Recently, a friend and I had a great idea. Both of us had projects, close to our hearts, that had been on the back burner for a while. We were feeling stymied in our ability to bring them into the light and we thought meeting with like-minded others might spur things on, add a little momentum.
So we cleared a few hours on a Saturday, invited another couple of women, and had what we called a creative brainstorming session. There was tea, there were snacks, there was stimulating conversation, and for me, there was also a bit of an epiphany.
I was in the middle of explaining what I hoped I might get out of this gathering. It all sounded very logical. We could offer each other good ideas for moving forward with our projects. We could be supportive and encouraging. And we could hold each other accountable.
And then it hit me. What I was actually looking for. To not be alone.
I wanted to not do this on my own. Let me add: I wanted to not do this thing, too, on my own. Because for the last handful of years, I feel like I’ve been tackling things largely (with the exception of parenting a child with a supportive ex-partner), on my own.
In business for myself. Owning a home alone. And when my parenting hat is on, doing that solo too.
I am not complaining. In fact, I have prided myself on being a strong, independent, capable woman.
I am the daughter of a mother who seemed to have superhuman abilities. She did it all and she did it all well. And she still does! This experience in my family was also mirrored in the world. Growing up, there was a great deal of not-so-subtle messaging that it was not only expected, but admirable, for women to have ten thousand balls in the air and to perfectly balance home and work and volunteering and kids.
For many women of my generation, doing all of this without asking for help has become a point of pride. Assistance of any form is something we’ve been taught not to expect, and certainly not to need. Several of my friends are the most excellent “givers,” and would be the first to drop off soup when you’re sick, but when it comes to accepting some help back, they insist they don’t need it.
I have a theory about this. If you think about what an offer of help really is, it is a person reaching out with their energy and time to give you something of themselves. This person is someone who cares for you, so it’s not a stretch to say that their gesture is one of love.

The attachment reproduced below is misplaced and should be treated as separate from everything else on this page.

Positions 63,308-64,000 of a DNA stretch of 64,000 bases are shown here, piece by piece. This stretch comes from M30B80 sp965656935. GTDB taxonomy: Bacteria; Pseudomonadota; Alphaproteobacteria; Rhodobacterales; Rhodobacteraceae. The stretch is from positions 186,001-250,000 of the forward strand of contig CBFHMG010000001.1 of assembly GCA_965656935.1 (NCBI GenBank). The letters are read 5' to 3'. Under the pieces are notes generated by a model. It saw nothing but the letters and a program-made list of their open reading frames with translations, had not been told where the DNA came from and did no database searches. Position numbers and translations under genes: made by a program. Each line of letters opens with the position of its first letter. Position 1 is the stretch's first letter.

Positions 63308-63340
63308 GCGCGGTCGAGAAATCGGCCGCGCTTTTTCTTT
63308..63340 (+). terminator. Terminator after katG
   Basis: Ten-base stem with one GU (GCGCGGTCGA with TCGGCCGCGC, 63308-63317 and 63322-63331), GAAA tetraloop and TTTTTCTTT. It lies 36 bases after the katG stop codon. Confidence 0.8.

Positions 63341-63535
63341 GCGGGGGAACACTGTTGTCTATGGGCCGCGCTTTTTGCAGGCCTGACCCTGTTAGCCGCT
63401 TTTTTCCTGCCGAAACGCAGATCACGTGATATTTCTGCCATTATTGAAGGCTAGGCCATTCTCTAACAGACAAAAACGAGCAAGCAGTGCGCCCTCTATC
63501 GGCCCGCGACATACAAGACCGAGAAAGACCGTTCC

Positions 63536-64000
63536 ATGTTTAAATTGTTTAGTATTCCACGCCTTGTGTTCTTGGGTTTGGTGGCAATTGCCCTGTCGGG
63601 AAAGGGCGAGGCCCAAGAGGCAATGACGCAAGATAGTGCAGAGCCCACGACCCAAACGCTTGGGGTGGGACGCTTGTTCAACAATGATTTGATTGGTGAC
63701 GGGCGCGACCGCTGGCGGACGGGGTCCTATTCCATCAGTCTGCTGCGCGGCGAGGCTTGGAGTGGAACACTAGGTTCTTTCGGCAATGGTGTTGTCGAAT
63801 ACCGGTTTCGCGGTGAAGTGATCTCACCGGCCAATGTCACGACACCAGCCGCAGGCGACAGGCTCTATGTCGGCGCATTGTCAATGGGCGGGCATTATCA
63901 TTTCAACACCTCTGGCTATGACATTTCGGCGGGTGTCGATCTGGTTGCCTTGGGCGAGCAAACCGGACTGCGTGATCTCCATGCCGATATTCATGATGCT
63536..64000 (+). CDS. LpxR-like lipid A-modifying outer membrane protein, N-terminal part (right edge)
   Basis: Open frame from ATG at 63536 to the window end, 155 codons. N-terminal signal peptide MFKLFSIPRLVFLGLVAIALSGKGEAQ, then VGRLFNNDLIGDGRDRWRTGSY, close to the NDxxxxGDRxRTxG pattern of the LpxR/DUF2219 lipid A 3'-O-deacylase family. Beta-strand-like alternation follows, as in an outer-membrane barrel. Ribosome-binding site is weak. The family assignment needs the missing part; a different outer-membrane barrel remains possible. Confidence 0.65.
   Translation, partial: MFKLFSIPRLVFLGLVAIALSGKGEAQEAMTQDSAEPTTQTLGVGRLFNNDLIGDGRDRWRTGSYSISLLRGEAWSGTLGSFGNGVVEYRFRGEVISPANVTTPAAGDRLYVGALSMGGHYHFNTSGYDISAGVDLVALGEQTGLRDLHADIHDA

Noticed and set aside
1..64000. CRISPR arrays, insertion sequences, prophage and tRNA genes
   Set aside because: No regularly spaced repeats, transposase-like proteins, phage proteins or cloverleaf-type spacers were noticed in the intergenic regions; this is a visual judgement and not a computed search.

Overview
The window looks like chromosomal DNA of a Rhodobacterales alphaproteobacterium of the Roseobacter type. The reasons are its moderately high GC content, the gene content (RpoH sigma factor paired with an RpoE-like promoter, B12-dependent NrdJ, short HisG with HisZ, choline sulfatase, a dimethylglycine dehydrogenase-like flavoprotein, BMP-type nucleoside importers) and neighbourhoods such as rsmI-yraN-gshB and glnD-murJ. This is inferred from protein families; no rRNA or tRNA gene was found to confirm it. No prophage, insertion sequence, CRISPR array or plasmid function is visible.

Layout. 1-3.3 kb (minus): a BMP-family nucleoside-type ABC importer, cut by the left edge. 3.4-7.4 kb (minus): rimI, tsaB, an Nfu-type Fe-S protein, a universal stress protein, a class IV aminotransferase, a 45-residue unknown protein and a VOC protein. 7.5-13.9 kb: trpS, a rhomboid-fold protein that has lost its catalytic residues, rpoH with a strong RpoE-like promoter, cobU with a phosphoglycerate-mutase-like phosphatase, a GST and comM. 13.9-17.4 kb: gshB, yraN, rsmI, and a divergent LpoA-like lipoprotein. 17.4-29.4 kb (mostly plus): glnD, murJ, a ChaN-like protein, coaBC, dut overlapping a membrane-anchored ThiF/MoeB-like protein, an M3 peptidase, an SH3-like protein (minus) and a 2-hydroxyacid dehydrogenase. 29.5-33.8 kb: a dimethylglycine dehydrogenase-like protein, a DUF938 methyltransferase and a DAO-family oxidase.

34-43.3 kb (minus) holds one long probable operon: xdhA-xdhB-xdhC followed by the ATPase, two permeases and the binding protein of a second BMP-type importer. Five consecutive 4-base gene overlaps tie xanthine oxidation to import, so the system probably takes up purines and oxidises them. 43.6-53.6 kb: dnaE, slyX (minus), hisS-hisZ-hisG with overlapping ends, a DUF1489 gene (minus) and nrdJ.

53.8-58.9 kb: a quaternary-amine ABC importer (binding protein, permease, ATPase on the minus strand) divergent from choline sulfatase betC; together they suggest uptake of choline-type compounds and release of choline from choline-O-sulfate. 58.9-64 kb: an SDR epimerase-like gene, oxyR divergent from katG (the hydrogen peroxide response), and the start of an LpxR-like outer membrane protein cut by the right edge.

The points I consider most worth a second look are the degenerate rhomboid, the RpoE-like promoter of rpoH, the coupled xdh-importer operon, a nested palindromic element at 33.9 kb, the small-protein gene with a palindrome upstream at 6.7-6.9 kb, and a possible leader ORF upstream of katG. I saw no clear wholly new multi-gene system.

In his book, Perfect Love, Imperfect Relationships, John Welwood says that “receiving love is more threatening than giving it because receptivity requires opening, which feels vulnerable.” When we are the ones giving love, we are in control. When the love is in someone else’s hands, it is out of our control and therefore subject to doubt and insecurity and fear. It could ebb or even be fully taken away.
Welwood says these are the fears of a wounded heart and he believes that we all have one. In fact, he contends that all problems in human relationships and all of the world’s troubles too can be traced back to what he calls “the mood of unlove” – our shared human suspicion that we are not truly lovable, “just for who we are.” This undermines our capacity to give and receive love freely.
This might explain why it can feel so loaded to accept help, why so many of us are uncomfortable with it, and in my case, why the acknowledgement that I wanted to “not be alone” made me feel so vulnerable.
Think about your own microcosm of the larger world. Here’s a simple and common way that we, women especially, often block the flow of love: through a refusal to accept compliments. We deny. We demur. We deflect. Even if we politely accept a compliment, we often don’t truly believe it.
If you think of a compliment as a little bit of love flowing your way, from someone who cares for you, in denying it, you’ve effectively built a wall. You’ve literally blocked the flow of love coming to you from another human being.
But our wounded hearts don’t have to run the show forever. I like Brene Brown’s approach to what she calls a universal fear. In the face of feeling unworthy of love, she advises something counterintuitive. She recommends that we lean into this fear and rather than armouring up, allow ourselves to be honest about what we are feeling.
Which brings me back to the brainstorming group. Admitting out loud that I didn’t want to do it all alone definitely felt vulnerable, but the roof did not fall in and the floor did not peel away under my feet. In fact, the experience made me reflect that over this past year, I’ve been getting better at this. Having a wonderful partner and very generous friends certainly makes it easier. I am learning that asking for help doesn’t mean there’s something wrong with me. I am learning that I don’t have to do it all my own. I am learning to trust the love that comes from other people who truly see me.
We live in a world where giving is lauded, where it is “better to give than to receive.” But if we think of love as ever-present and always in flow, giving it is important, but receiving it is equally so.
Dear reader, what can you do in your own life this week to keep this cycle of love flowing? Can you accept a compliment and really take it in? Can you say yes to a friend’s offer of help? Can you maybe even risk vulnerability and ask for something you need?
Be brave. Magical things can happen when we open to receive.